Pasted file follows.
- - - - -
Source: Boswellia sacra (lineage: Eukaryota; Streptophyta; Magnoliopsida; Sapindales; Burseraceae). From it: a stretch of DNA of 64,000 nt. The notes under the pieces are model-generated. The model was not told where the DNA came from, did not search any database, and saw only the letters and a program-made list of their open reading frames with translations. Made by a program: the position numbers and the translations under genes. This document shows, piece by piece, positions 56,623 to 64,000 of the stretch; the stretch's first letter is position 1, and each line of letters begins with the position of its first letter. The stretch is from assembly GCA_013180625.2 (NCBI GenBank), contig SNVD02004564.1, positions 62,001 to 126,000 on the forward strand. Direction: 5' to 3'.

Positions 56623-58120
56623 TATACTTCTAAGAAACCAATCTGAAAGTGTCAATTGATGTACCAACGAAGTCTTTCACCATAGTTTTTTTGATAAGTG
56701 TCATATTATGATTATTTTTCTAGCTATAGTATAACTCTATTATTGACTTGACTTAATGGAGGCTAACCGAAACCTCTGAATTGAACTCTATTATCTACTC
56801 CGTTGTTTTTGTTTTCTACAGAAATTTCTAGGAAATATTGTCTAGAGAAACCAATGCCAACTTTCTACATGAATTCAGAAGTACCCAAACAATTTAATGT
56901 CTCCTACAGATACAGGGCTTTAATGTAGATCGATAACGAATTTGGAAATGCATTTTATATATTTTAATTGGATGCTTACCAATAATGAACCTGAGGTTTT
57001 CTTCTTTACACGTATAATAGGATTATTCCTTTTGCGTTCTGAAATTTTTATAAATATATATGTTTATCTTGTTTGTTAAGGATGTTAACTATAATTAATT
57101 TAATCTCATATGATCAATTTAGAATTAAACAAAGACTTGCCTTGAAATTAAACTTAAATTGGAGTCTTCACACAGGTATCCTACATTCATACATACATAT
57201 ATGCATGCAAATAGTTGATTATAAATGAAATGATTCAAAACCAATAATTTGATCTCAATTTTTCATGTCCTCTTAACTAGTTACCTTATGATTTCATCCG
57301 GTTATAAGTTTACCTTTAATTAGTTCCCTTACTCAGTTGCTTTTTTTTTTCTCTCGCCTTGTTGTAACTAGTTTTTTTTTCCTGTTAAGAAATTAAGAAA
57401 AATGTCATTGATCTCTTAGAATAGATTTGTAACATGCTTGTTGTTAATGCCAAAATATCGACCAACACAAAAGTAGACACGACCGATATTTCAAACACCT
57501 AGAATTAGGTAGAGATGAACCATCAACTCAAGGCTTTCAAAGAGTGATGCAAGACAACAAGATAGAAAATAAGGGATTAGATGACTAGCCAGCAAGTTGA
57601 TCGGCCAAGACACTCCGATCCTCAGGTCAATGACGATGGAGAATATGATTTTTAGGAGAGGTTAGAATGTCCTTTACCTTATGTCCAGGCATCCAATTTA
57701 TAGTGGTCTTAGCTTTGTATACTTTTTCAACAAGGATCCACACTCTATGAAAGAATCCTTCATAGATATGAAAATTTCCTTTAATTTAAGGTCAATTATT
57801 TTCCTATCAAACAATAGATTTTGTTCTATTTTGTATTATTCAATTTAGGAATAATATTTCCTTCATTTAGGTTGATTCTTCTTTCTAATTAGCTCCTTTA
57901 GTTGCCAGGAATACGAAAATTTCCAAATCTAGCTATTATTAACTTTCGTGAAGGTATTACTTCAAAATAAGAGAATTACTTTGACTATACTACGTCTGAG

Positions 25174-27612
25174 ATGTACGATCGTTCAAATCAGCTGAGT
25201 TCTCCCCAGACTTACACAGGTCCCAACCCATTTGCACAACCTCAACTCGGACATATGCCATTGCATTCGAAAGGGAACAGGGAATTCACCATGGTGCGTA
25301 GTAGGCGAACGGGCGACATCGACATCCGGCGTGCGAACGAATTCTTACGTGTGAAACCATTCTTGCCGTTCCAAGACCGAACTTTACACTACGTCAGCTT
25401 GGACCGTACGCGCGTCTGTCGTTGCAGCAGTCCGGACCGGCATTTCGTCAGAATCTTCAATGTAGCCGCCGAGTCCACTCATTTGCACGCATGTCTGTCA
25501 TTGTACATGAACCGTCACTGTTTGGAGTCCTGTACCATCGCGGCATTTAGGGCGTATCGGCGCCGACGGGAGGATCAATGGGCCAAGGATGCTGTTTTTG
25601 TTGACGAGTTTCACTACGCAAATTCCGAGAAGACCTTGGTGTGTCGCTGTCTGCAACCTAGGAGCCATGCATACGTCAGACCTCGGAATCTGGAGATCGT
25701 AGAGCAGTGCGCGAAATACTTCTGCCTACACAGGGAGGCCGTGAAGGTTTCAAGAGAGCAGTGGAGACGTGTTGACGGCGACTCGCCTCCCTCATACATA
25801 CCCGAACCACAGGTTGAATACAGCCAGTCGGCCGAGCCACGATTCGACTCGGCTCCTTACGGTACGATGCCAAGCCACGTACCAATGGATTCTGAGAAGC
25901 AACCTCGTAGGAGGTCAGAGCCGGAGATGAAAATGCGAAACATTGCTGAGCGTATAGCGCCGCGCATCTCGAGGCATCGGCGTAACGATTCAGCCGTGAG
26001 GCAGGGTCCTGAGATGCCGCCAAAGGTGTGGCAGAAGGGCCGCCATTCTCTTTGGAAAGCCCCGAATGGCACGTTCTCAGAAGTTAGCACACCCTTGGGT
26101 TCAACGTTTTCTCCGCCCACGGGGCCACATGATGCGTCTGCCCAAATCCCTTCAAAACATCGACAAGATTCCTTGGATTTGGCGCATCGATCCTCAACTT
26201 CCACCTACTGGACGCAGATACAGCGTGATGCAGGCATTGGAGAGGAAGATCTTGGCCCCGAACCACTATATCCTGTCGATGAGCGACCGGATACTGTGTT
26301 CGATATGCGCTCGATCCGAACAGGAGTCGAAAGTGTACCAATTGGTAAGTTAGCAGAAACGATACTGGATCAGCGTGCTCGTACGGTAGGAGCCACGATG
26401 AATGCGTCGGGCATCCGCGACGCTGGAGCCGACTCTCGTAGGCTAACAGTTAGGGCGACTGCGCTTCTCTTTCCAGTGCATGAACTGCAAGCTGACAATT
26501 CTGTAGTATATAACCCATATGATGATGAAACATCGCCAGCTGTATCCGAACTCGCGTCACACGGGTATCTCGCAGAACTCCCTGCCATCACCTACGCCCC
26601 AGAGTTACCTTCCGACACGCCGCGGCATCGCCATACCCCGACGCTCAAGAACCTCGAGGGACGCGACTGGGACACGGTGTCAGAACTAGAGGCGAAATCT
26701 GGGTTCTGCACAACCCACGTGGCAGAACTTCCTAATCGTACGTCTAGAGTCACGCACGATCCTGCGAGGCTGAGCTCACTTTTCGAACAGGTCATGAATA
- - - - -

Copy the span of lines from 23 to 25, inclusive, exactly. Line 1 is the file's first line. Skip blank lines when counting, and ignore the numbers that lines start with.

25601 TTGACGAGTTTCACTACGCAAATTCCGAGAAGACCTTGGTGTGTCGCTGTCTGCAACCTAGGAGCCATGCATACGTCAGACCTCGGAATCTGGAGATCGT
25701 AGAGCAGTGCGCGAAATACTTCTGCCTACACAGGGAGGCCGTGAAGGTTTCAAGAGAGCAGTGGAGACGTGTTGACGGCGACTCGCCTCCCTCATACATA
25801 CCCGAACCACAGGTTGAATACAGCCAGTCGGCCGAGCCACGATTCGACTCGGCTCCTTACGGTACGATGCCAAGCCACGTACCAATGGATTCTGAGAAGC